More interesting stuff. As reported by Autoblog green, Peterson describes the largest customer segment as being former Prius owners:

"These people fit the early adopter profile, but they also stand out as exceptional community influencers. they are leaders in their communities in various ways, and they want to get out there and demonstrate the Volt and electric drive to everyone they can reach."

He goes on to say: 

"There are groups out there that want to see this not succeed. They will go to great lengths to achieve this."

This is pretty much exactly my own experience here in the UK from 2004 to the present day. Ahh, the politics of the vested interest...

Saturday, 23 April 2011

Why London needs electric cars

This photo is of the famous St Paul's cathedral in London. 

It was taken yesterday. 

Under EU and UK air quality legislation, daily mean concentrations of PM10 cannot exceed 50 mg/m3 on more than 35 days in a calendar year. 

It already has.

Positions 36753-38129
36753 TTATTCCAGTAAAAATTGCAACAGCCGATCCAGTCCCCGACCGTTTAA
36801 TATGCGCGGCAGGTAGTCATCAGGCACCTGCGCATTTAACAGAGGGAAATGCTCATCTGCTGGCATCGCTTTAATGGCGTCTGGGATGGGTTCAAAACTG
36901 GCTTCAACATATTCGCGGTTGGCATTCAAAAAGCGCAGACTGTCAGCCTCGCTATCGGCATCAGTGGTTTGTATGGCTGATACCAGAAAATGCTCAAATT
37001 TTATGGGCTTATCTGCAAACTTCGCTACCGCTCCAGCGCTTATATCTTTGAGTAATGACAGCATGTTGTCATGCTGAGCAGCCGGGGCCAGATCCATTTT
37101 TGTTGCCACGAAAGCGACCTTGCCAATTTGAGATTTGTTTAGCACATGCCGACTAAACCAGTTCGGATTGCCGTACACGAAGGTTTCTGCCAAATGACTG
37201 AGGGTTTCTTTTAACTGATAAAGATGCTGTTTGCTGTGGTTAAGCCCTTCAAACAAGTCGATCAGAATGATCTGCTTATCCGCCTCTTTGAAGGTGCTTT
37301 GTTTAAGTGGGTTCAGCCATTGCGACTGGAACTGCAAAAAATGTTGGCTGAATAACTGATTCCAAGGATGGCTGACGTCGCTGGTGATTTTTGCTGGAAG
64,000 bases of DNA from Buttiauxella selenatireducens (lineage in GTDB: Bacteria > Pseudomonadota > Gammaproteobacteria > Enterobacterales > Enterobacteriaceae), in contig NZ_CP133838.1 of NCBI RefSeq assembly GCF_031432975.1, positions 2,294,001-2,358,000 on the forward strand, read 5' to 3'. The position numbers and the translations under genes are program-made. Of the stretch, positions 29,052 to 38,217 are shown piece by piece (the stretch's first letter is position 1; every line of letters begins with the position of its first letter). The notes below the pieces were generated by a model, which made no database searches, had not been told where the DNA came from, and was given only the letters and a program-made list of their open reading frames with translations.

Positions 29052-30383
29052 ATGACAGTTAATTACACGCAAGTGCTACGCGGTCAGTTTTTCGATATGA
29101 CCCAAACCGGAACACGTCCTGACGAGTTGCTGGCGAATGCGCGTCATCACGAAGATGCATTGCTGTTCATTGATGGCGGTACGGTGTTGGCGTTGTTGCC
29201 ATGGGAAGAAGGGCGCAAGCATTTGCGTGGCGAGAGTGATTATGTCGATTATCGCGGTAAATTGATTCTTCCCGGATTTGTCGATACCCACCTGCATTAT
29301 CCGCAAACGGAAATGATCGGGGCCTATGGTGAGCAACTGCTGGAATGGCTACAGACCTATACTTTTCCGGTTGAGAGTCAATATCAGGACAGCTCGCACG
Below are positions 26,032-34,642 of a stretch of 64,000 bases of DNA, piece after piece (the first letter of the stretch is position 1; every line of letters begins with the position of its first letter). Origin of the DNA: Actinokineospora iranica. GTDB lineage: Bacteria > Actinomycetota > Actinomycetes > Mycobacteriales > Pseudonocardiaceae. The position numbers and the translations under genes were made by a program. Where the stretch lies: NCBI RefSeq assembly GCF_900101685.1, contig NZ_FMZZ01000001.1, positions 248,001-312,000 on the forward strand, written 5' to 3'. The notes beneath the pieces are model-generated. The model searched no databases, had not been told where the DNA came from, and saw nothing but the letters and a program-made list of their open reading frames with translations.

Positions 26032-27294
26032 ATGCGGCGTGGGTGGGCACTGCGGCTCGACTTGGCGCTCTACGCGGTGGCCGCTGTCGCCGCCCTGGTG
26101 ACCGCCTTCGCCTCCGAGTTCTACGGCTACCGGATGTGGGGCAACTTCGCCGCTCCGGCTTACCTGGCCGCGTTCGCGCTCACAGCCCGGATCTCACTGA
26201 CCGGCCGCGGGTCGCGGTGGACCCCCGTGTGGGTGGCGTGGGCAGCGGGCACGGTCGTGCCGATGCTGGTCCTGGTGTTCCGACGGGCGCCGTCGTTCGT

That's right, the whole of the 2011 'allowance' for poor air quality (an allowance that is already 200% that recommended by the World Health Organisation) has been exceeded before the end of April.

It's caused by vehicles, particularly diesel vehicles. The majority of vehicles in London are diesel vehicles. Enough said, now let's use the congestion charge to fix this by increasing the disincentive to pollute from £8 to £25 per day; and in 3 years, ban all vehicles > 99g CO2 / km; or implement a vehicle registration lottery like Beijing (see post below this one).

Friday, 22 April 2011

Beijing - mind boggling

Yes, they are cars!
Sometime in the next Five Year Plan, the population of Beijing will reach 25 million people, which is more than three times the size of London.

If you want to buy a new car, then it had better be electric. If not, then you must enter the licence plate lottery. That's right, in order to address the rising city pollution and congestion, you must enter a lottery to win the right to register your car, currently with a 1:23 chance of doing so.

Unless you buy an electric car that is.

If you drive electric then you automatically get to register your car. Neat huh?